High alert as foot and mouth disease spreads through Indonesia
The discovery of viral fragments of foot and mouth disease on pork products in Australia is another reminder of the need for vigilance while this livestock disease rages in Indonesia.
While these fragments weren’t infectious, Will Halliday, Beef + Lamb New Zealand’s Senior Advisor for Biosecurity and Animal Welfare, says this was a wake-up call and highlighted the risk of this virus popping up unexpectedly.
He urges farmers to maintain good biosecurity practices and while the risk of Foot and Mouth Disease (FMD) arriving in NZ is still considered to be low, everyone needs to play their part in helping prevent FMD entering the country and spreading.
The Ministry for Primary Industries (MPI) has stepped up its surveillance at airports and farmers are being asked to ensure they are familiar with signs of the disease, that all animal movement records and animal health declarations are up-to-date and preferably in electronic form and on-farm biosecurity protocols are being implemented.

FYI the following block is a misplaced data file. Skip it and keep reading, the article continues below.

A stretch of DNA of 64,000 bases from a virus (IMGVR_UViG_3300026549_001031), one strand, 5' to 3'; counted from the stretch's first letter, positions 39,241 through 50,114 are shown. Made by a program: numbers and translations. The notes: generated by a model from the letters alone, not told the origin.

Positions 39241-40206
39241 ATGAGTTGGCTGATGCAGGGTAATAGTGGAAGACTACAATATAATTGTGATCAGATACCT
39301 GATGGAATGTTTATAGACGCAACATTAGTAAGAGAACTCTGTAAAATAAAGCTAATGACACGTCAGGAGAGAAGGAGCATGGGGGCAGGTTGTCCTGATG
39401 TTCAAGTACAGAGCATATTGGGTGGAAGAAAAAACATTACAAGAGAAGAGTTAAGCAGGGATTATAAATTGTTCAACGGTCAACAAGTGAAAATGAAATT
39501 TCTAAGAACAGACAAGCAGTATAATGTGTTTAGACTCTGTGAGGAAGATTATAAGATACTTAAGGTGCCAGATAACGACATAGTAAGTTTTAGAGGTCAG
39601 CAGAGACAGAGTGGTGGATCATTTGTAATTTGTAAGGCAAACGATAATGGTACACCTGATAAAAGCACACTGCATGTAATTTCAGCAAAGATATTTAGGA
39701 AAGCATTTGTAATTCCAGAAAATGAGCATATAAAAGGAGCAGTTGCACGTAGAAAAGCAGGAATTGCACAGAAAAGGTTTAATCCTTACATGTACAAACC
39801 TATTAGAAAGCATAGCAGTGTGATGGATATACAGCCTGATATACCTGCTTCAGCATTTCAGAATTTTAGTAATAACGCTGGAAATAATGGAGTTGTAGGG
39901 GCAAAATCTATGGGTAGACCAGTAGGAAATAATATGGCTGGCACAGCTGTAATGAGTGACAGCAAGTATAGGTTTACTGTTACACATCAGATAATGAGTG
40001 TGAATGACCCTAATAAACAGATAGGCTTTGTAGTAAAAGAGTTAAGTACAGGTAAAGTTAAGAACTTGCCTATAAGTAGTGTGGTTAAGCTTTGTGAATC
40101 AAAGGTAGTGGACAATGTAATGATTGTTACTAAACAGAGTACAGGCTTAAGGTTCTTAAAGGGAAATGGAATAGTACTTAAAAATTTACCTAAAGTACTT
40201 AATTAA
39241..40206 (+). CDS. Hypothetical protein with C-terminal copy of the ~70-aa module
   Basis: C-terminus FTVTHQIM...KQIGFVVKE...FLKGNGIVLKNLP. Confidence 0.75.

“We also strongly recommend that farmers don’t invite visitors from overseas, particularly those from Indonesia, onto their farms for seven days after arrival. FMD is present in tourist hotspots such as Bali where cattle roam free and footwear and sports equipment could potentially carry the disease back to NZ where the consequences would be devastating.”
According to the Heilbron report written in 2020, the meat processing and export sector along with sheep and beef farmers, collectively generate over $12 billion of income for NZ annually. The sector is NZ’s biggest manufacturing industry and the second largest exporter of goods. It accounts for 92,000 jobs and $4.6 billion in household income.
B+LNZ is working closely with the Ministry for Primary Industries on the FMD Taskforce to improve readiness for FMD in the unlikely event of an outbreak, but the organisation is also calling for the Government to increase surveillance and compliance activity around swill feeding regulations for pigs which is a well-recognised risk pathway if border measures fail.
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